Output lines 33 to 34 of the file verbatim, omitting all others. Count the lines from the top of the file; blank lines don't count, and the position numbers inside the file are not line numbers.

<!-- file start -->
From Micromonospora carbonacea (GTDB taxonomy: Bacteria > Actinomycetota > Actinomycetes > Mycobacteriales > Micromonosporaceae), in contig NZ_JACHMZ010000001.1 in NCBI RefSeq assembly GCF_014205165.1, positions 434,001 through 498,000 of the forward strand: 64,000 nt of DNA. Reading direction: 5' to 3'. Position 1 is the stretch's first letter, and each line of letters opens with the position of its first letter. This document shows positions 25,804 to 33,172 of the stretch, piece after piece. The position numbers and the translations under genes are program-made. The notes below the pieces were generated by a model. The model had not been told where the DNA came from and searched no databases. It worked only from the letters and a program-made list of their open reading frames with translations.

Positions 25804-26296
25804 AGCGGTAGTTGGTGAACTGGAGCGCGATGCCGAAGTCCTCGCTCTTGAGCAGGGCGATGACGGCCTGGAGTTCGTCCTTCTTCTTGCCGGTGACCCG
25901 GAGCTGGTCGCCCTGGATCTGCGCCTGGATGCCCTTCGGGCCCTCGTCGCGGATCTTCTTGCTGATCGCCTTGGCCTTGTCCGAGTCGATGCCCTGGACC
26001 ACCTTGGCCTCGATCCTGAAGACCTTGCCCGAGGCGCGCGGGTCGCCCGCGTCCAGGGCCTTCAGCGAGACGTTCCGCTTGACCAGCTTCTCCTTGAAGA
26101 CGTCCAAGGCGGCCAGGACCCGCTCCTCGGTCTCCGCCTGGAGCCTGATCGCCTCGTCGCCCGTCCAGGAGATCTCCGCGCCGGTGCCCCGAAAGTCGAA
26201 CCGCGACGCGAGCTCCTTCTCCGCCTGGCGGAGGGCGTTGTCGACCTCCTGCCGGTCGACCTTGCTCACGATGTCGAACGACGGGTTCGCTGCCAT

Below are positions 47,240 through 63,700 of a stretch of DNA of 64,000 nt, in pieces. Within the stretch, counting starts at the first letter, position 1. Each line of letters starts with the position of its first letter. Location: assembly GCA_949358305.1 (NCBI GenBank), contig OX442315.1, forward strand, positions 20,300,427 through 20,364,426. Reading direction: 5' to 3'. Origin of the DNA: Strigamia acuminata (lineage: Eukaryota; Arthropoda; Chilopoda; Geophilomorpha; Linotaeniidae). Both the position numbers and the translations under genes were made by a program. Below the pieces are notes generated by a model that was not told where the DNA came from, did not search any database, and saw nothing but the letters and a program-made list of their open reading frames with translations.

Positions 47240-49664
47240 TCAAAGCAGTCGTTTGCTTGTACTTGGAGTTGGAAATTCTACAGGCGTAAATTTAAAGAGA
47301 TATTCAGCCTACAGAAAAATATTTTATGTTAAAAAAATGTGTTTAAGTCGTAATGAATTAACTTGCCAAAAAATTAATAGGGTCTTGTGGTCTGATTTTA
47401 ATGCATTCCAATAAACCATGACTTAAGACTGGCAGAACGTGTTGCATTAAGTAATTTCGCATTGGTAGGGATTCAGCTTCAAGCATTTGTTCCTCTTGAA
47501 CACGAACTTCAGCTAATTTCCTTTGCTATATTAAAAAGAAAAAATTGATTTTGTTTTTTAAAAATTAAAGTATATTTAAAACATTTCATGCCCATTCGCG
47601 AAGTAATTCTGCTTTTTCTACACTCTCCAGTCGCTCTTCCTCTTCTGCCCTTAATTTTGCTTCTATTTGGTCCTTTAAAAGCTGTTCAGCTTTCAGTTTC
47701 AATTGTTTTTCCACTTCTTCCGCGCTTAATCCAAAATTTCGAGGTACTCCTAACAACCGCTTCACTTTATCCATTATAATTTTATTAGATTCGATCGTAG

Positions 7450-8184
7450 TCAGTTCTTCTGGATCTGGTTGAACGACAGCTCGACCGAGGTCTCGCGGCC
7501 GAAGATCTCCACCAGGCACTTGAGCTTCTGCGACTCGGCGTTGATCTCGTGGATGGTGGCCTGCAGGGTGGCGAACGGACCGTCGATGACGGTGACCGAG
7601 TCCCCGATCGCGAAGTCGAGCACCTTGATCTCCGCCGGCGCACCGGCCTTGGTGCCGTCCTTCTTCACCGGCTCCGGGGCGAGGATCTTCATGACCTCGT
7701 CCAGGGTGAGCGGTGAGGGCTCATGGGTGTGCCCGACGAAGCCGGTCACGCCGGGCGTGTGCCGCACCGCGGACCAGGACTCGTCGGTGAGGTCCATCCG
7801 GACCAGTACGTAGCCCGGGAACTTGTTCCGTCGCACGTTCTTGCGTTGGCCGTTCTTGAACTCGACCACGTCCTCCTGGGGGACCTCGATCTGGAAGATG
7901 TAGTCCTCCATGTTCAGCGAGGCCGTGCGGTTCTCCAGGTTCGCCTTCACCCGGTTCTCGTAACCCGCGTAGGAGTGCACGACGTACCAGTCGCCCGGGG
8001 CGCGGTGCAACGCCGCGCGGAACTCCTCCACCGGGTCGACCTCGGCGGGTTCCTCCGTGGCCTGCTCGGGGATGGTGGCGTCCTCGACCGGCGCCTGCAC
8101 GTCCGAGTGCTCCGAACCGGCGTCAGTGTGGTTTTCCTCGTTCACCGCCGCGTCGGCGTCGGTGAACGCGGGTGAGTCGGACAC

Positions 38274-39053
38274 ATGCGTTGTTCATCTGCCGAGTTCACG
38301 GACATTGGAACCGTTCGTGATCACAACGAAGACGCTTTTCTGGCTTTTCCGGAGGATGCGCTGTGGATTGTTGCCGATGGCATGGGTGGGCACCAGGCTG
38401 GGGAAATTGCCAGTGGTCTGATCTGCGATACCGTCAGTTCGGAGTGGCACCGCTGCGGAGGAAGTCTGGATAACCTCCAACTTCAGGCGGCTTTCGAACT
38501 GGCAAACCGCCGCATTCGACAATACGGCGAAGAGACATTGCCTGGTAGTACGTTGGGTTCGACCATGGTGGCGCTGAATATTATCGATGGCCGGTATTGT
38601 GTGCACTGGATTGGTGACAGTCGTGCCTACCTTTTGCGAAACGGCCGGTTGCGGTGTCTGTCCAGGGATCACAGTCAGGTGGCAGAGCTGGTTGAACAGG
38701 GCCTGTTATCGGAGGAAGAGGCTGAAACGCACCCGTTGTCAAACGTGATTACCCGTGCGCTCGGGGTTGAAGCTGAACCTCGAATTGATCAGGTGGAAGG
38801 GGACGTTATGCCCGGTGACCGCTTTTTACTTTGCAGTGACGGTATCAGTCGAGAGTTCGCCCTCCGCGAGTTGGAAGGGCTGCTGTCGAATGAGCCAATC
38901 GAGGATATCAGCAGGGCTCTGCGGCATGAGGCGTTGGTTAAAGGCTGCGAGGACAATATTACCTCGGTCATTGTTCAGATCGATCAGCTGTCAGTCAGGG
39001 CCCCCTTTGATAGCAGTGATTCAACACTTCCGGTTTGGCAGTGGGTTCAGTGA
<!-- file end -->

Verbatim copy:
38901 GAGGATATCAGCAGGGCTCTGCGGCATGAGGCGTTGGTTAAAGGCTGCGAGGACAATATTACCTCGGTCATTGTTCAGATCGATCAGCTGTCAGTCAGGG
39001 CCCCCTTTGATAGCAGTGATTCAACACTTCCGGTTTGGCAGTGGGTTCAGTGA